Another example of preferred organic components includes an aliphatic or aromatic aldehyde disclosed as an Sn and Sn-alloy plating additive in Japanese Patent Publication No. 48,874/83. The aliphatic aldehyde specifically includes formaldehyde, acetaldehyde, propionaldehyde, glyoxalaldehyde, succinic aldehyde, caproic aldehyde, and aldol aldehyde. An aromatic aldehyde specifically includes benzaldehyde, p-tolualdehyde, salicylaldehyde, veratraldehyde, anisaldehyde, piperonal and vanillin.

A further example of preferred organic components is hydroxycarboxylic acid other than citric acid or its salt (hereafter abbreviated as "hydroxycarboxylic acid") or its salt, and/or dibasic carboxylic acid having no unsaturated bond (hereafter abbreviated as "dibasic carboxylic acid") or its salt, disclosed as a stabilizing additive for an Sn or Sn-alloy plating bath in Japanese Patent Publication No. 15,716/85. The hydroxycarboxylic acid specifically includes tartaric acid, malic acid, glycolic acid, glyceric acid, lactic acid, β-hydroxypropionic acid or the like. The dibasic carboxylic acid specifically includes oxalic acid, malonic acid, succinic acid, tartaric acid, adipic acid and the like. Organic compounds which are particularly preferred are carboxylic acid and malic acid.

C which is derived from a variety of brightener materials added to a neutral plating bath having pH in a range from 4 to 9 is effective to prevent the diffusion of Ni, which constitutes the intermediate layer, and Sn in the overlay layer which is particularly diffusible, and thus is capable of providing a higher anti-seizure resistance to the overlay layer, even though its quantity may be of the same order as the quantity of C that is derived from hydroquinone, peptone, gelatin, β-naphthol, cresol sulfonate, and formalin, which are used in a conventional plating bath.

C which is added to the overlay layer in the present embodiment enhances the anti-seizure resistance, as illustrated in FIG. 7. FIG. 7 illustrates the result of a super-high pressure test of a bearing, under the conditions given below, which is formed by providing a lining member having a composition of Al-11% Sn-1.5% Pb-2.8% Si-1% Cu-0.2% Zr alloy, to which an Ni plated intermediate layer which is 0.5 m thick is applied, and on which an Sn overlay layer having a thickness of 52 μm is formed according to the description given below and under the conditions given in Tables 1 and 2:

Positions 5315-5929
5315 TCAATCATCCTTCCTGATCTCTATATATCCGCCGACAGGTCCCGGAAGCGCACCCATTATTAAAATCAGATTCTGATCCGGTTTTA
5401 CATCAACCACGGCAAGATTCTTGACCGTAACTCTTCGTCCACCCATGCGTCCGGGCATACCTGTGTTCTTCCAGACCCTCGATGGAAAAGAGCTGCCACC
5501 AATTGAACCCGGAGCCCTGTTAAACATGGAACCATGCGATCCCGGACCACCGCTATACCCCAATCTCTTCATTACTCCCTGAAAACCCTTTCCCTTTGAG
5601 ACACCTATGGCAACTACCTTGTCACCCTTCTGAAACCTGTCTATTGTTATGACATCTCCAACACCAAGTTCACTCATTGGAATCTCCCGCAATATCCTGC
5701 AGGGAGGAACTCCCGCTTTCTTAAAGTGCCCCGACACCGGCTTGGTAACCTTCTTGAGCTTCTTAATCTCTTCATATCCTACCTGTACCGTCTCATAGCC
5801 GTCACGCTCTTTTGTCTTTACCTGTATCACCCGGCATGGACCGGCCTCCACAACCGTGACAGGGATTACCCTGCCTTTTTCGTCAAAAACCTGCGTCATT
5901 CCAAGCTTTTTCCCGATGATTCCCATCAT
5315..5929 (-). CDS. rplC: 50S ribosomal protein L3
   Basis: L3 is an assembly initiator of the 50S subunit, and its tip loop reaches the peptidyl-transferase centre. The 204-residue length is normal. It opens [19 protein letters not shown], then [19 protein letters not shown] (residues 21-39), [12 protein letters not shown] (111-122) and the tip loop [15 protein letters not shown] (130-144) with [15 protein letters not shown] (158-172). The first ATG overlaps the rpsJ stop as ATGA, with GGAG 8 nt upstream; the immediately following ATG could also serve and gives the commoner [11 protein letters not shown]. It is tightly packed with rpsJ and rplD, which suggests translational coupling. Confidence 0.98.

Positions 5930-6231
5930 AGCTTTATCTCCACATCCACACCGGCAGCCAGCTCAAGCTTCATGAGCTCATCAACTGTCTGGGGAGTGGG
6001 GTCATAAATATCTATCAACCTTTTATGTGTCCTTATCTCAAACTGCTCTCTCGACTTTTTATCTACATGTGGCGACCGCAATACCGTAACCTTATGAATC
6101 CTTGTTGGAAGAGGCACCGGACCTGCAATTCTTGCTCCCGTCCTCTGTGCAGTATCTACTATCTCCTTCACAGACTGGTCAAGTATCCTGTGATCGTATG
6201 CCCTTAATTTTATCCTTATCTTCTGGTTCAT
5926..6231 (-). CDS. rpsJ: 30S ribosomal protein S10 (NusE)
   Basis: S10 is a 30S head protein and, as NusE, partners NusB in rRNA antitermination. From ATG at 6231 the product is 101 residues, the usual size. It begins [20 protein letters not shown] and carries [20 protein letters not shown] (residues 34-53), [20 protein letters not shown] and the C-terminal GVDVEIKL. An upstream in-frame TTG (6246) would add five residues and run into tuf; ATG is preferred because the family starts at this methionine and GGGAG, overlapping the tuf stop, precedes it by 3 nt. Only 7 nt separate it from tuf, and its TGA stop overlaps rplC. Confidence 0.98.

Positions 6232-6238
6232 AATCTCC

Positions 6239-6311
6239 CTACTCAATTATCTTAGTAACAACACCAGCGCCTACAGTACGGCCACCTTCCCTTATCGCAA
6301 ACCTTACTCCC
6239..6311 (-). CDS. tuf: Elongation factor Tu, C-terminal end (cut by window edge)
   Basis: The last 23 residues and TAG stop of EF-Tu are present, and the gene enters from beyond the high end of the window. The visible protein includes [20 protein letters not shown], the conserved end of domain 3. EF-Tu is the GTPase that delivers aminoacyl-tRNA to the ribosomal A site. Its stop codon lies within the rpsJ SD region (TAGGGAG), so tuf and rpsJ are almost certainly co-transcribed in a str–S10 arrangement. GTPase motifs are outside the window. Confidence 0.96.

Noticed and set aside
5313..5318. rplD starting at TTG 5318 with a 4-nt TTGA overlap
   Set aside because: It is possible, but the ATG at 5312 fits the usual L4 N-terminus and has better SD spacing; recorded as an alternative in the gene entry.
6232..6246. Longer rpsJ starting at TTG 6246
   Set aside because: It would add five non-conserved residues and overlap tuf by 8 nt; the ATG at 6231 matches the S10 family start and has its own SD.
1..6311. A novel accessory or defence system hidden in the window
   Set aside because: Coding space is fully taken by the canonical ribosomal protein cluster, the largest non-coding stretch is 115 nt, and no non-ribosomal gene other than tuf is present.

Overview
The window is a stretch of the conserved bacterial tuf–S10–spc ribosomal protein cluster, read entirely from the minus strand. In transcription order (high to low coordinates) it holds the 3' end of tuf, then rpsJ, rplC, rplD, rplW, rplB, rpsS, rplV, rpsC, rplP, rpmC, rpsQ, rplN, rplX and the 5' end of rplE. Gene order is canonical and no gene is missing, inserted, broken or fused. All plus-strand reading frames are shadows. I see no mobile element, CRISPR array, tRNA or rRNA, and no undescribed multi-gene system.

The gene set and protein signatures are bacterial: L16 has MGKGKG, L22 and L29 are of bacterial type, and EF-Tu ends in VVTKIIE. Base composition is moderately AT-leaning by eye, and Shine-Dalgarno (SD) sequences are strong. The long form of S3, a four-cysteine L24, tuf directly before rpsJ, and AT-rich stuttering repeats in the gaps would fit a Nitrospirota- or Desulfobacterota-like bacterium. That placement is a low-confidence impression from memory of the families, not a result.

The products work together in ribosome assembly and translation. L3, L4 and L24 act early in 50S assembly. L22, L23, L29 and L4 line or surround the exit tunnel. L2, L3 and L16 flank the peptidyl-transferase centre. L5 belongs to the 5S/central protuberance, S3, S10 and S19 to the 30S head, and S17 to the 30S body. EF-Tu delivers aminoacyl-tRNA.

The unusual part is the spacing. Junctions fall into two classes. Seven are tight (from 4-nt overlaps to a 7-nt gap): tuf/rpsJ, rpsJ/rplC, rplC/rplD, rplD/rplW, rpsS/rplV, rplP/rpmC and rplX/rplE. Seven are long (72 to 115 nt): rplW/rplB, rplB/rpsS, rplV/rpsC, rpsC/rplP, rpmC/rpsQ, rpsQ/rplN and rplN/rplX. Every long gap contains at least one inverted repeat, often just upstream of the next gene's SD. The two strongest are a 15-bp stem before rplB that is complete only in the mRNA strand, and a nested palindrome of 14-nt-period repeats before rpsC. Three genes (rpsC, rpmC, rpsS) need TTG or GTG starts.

______________________________________Borofluoride bath No. 1 to 5, basic compositionsBath composition:     tin borofluoride  serving as supplying                       Sn2+ ions, 18 g/l     borofluoric acid  120 g/l     gelatin           none     β-naphthol   noneBorofluoride composition No. 0Bath composition:     tin borofluoride  as supplying Sn2+                       ions, 18 g/l     borofluoric acid  120 g/l     gelatin           none     β-naphthol   2 g/lNeutral Sn bath, No. 1 to No. 6, basic compositions (controls)   tin sulfate     28 g/l, as converted                   to metal Sn   inorganic ammonium salt   (conduction aid and antioxidant)                   100 g/l   organic carboxylic acid                   20 g/l______________________________________

              TABLE 1______________________________________NEUTRAL BATH ORGANIC CARBOXYLIC ACID                BATH         CURRENT CONCENTRATION  TEMPERATURE  DENSITYNo.   (g/l)          (C.) (A/dm2)______________________________________1     20             20           32     40             20           33     80             23           34     100            23           35     150            23           36     200            23           3______________________________________

              TABLE 2______________________________________BOROFLUORIDE BATHGELATIN    β-NAPHTHOLCONCEN-    CONCEN-    BATH      CURRENTTRATION    TRATION    TEMPERATURE                                DENSITYNo.  (g/l)      g/l)       (C.)                                (A/dm2)______________________________________1    1          4          20        42    1          6          20        43    1          7          20        34    2          7          20        35    3          8          25        5______________________________________

Super-high pressure testing conditions

______________________________________number of revolutions:               1300 rpmoil variety/temperature:               7.5 W - 30/140  C.shaft variety:      S45Coverlay layer thickness:               5  2 μmheat treatment:     noneNi plating:         0.5 μm______________________________________